Humans, Not Avatars
Let me tell you about a moment of clarity I had very recently.
I was pushing through the packed halls of my university, just trying to make it to my next class of the day in one piece. Suddenly, I bumped into a girl I had never talked to before, yet still recognized by name: Sara Kemppainen, Class of 2020. Despite never having interacted with her in person, the immediate link my mind drew upon seeing her was successful, untouchable, daunting. I quickly ducked my head and mumbled a brief “sorry”, and this could have been where the moment ended. But for whatever reason her own apologetic smile stayed with me and abruptly I realized: I had never once talked to Sara, yet had still made up my mind about her in a split second. But more importantly, I had made my judgement based entirely on what I had seen of her online, on her social media accounts.
I too had had an interaction with an online avatar, not a human being. But I was curious to see who the latter was.
To me, Sara Kemppainen is young, Finnish and utterly committed to changing the world.
A first glance at her Instagram account shows she is wildly intimidating. An honors student at Leiden University College in The Netherlands, a fitness enthusiast, the founder and chair of her own association “WIL,” a hand-picked representative at the 2019 G(irls)20 Summit in Tokyo and an intern at a humanitarian tech company.
In other words: passionate, committed, seemingly unstoppable. And a calculated image meant for outsiders.
When she first opens her door, letting me step into her one-room apartment, it is everything I expected and more. The mood, the setting, the atmosphere feels as if nose-diving directly into a real-life Valencia filter. Every item seems to have an artistic purpose, be it the tulips on her dining table, the oriental carpet covering the floor, or the two patterned dresses hanging against the wall.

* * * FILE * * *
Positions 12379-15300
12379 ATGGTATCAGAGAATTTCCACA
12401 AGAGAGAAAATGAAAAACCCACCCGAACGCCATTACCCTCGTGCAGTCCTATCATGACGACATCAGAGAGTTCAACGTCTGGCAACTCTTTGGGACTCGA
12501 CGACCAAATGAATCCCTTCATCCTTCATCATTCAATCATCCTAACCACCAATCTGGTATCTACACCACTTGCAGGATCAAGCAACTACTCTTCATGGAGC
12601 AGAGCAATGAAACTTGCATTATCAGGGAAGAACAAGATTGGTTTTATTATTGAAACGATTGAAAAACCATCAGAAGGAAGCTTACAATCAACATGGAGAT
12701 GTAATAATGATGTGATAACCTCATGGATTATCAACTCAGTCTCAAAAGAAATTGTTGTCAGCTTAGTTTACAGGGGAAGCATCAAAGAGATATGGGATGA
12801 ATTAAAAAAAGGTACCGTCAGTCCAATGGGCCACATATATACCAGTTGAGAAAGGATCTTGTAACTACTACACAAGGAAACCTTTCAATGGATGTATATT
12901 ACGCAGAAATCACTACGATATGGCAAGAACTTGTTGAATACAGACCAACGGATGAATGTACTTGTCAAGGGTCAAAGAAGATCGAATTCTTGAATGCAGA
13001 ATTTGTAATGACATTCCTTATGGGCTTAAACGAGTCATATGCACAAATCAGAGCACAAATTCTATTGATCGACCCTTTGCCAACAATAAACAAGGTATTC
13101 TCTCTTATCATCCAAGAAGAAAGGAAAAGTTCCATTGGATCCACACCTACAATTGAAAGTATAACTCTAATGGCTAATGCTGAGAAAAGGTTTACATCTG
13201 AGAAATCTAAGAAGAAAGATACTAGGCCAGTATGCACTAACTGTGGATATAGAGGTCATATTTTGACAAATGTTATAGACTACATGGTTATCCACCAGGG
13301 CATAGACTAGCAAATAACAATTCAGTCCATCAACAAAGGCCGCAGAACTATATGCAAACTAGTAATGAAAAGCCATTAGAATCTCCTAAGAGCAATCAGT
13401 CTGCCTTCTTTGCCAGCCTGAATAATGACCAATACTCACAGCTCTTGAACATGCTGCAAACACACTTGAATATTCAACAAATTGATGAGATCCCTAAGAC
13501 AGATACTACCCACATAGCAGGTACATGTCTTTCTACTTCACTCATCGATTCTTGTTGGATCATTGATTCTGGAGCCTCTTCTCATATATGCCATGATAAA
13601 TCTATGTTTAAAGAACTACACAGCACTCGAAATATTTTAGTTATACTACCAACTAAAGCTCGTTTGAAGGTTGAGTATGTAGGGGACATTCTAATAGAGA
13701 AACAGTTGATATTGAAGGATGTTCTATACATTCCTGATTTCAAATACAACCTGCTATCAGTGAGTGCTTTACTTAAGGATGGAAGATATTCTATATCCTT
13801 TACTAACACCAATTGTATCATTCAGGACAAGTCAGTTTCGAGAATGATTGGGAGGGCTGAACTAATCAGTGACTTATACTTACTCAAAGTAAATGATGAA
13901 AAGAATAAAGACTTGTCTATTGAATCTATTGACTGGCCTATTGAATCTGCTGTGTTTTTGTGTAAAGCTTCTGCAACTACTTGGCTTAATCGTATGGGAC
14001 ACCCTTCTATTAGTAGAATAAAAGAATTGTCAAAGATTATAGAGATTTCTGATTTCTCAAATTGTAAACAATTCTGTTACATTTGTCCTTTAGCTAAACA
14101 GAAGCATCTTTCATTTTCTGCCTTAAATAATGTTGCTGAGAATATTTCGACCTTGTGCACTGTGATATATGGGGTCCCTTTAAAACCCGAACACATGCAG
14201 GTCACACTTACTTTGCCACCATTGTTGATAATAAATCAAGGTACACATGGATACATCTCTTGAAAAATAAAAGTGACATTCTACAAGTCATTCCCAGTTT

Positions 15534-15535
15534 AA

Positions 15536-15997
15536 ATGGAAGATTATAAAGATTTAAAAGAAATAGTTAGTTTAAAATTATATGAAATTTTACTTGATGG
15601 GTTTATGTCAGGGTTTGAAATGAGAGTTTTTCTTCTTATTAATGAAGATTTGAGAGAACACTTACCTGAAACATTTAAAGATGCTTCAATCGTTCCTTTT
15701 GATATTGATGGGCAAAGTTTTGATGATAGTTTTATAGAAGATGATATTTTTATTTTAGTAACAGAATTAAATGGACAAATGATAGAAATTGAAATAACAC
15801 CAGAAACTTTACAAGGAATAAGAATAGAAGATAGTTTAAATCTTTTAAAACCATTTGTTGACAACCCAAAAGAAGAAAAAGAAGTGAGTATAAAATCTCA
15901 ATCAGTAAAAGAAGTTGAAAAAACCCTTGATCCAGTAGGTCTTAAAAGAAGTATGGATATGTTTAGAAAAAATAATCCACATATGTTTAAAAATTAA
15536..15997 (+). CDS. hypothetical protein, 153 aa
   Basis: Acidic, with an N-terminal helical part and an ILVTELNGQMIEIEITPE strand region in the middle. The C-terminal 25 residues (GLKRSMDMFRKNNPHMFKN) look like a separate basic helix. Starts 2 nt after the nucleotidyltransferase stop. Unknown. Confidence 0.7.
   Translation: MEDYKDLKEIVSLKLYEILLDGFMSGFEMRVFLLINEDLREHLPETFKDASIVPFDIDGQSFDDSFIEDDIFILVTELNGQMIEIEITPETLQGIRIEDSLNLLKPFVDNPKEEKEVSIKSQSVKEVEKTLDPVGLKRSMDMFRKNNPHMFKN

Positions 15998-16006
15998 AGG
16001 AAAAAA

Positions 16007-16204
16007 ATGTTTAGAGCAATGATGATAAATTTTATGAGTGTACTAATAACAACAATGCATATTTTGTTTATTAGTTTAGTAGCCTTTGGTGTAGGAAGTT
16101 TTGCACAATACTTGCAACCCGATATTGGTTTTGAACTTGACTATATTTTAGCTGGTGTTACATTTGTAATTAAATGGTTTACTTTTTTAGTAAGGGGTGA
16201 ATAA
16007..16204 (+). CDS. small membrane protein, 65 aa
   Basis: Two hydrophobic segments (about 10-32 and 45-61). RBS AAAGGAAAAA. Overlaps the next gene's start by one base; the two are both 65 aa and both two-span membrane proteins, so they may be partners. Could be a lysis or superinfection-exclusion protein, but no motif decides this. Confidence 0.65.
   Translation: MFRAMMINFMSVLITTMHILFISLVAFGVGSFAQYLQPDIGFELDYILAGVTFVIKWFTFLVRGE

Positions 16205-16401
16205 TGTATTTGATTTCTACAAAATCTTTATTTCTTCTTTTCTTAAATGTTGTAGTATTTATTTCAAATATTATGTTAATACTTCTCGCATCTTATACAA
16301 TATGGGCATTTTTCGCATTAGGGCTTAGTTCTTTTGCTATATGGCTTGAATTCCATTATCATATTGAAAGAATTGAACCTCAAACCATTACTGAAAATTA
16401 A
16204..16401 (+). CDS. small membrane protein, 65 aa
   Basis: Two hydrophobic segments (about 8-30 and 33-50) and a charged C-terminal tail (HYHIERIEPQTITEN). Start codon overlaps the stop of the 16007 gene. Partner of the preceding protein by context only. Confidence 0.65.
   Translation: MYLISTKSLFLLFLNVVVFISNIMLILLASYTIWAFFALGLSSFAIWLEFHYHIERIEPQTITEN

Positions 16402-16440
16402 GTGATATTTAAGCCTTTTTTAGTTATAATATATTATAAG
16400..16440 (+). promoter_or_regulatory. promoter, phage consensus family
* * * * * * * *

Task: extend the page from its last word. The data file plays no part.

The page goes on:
But Sara herself, the mastermind behind the image, is so much more than the cool and professional young woman I had originally anticipated.
She looks relaxed, at ease, as she goes effortlessly through the motions of making avocado on toast, granola and Greek yogurt while chatting aimlessly about this and that. She’s excited to talk to me, she says. Social media is something she thinks about a lot.
Sara, I realize throughout speaking with her, is incredibly aware of the benefits and the pitfalls of social media platforms. For her, it began after returning to Finland from a two-year stay at an international boarding school in Italy. The student community there had fostered wonderful connections, the Italian internet access less so, and thus social media had never played a role in her life. After all, everyone she had wanted to share the details of her life with at that time was constantly around her. Upon moving back to her home country however, things changed.
“Suddenly everyone had social media accounts, and then I kind of got lumped into it too,” Sara recalls, a thoughtful look in her eyes.
She enjoyed it at first, she explains. “Sometimes I miss the early Instagram days. In the beginning it was a lot more about visually representing life. It didn’t have to be accurate, or include everything you do. It was just whatever I felt like posting that day.”
How much do I include? Am I being annoying? Am I putting too much, too little of myself out there? For a while, these were questions regularly at the forefront of Sara’s mind.
And not just of Sara’s, but of all of ours’.
To be active on Instagram today means to learn how to exist in multiple realities at the same time. We are constantly both within our experiences and outside of them. Being in the moment, while at the same time observing it, to assess whether or not it’s worth sharing with others. In a way this has made us publishers: always trying to find unique stories to tell and permanently aware of what the competition is trying to sell.